With Christmas and New Years right around the corner, I hope we all remember to recycle

Ecycle Pros helps you destroy and/or recycle numerous IT assets (e.g. laptops, hard drives, printers, tape libraries, etc.) in a reliable, environmentally friendly manner.

Ensure reliability and consistency from collection through final destruction of end-of-life IT assets.

Compliant, environmentally correct disposal of potentially hazardous

Be sure that your critical information isn’t lost, stolen or jeopardized in any way.

Prior to IT Asset Disposition, you must ensure that all computer media and associated data is permanently destroyed and non-recoverable.

Ecycle Pros helps you establish a defensible, documented, and repeatable process to prepare, handle or transport, and destroy the data that resides on your electronic media either at your data center or at our destruction facility.

E-waste is now the fastest growing component of the municipal solid waste stream. Unfortunately, Electronic waste isn’t just waste – it contains some very toxic substances which ultimately end up in the biosphere and our food chain when they are not recycled properly.

Ecycle Pros adheres to the highest standard of environmental responsibility and worker safety, protecting human health and the global environment.

Americans line up in droves every year to buy new gadgets, but the discarded older models of devices are too often shipped by recycling firms to foreign countries to avoid the cost of processing the toxic scrap.

Electronics recycling is becoming less profitable as tech companies try to save costs by using fewer rare minerals like gold and copper in their devices, while the resale value of commodities extracted by recycling like steel, copper and aluminum has declined sharply in recent years. Ecycle Pros faces increasing costs to dispose of old devices like phones and computers in an environmentally safe way, while other businesses that promise to do so cut costs by shipping them to nations like China.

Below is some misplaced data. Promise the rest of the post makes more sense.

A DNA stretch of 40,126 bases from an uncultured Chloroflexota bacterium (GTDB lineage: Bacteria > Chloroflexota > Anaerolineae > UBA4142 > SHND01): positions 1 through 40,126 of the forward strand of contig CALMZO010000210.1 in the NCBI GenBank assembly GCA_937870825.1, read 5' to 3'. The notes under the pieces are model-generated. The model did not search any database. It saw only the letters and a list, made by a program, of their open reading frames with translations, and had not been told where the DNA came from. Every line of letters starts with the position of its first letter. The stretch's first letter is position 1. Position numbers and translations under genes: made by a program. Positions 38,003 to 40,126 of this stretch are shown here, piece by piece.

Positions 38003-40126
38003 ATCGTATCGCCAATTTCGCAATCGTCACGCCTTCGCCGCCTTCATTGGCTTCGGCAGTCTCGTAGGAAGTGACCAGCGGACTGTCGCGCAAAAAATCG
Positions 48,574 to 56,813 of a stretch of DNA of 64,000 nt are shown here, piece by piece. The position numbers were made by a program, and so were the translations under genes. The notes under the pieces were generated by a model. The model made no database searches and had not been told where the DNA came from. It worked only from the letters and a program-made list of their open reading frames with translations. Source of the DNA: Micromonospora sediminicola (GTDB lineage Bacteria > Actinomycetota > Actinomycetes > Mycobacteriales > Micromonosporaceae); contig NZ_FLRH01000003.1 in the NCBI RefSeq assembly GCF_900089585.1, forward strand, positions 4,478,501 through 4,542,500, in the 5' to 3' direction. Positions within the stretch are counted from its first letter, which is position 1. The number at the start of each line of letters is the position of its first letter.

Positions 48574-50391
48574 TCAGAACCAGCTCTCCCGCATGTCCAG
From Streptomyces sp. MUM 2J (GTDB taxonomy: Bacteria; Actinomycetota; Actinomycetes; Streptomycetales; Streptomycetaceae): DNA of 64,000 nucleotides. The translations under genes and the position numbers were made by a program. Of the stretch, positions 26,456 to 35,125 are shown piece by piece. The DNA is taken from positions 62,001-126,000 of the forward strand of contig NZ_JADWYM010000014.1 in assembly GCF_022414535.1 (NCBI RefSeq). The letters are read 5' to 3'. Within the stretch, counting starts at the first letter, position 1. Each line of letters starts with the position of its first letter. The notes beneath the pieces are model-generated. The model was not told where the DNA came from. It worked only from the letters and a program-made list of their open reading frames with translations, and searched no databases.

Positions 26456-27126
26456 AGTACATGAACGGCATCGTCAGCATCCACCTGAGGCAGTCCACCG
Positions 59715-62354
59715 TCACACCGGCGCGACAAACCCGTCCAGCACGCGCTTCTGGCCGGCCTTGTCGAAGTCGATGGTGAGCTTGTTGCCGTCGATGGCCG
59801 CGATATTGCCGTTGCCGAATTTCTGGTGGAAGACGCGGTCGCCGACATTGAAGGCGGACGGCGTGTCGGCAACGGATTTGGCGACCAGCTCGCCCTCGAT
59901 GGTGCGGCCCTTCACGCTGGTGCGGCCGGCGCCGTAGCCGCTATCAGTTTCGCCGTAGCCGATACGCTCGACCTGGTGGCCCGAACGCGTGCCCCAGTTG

Responsible recyclers lose business every day to companies who ship electronic scrap overseas or simply dump it in warehouses instead of processing it.

Improperly dumping electronics is dangerous because of the toxic materials in the discarded gadgets like lead, cadmium and mercury, which can seep into soil and groundwater, contaminate the air if they are burned or poison people handling them.

There is unfortunately a lot of egregious behavior going on in the name of electronics recycling, There is almost nothing as hard to recycle as electronics.

Despite the importation ban, scrap dealers, repairmen and second-hand salesmen in nations like China and Ghana form informal cottage industries by showing up at docks to buy the electronic waste and risk toxic exposure in the hope of making extra cash by recycling.

The most recent data from the Environmental Protection Agency reports that the U.S. average household in 2013 owned 28 consumer electronics, and in that same year the nation generated 3.14 million tons of electronic waste. The United Nations reports that only 16 percent of the world’s e-waste in 2014 was recycled by government agencies or companies sanctioned by regulators.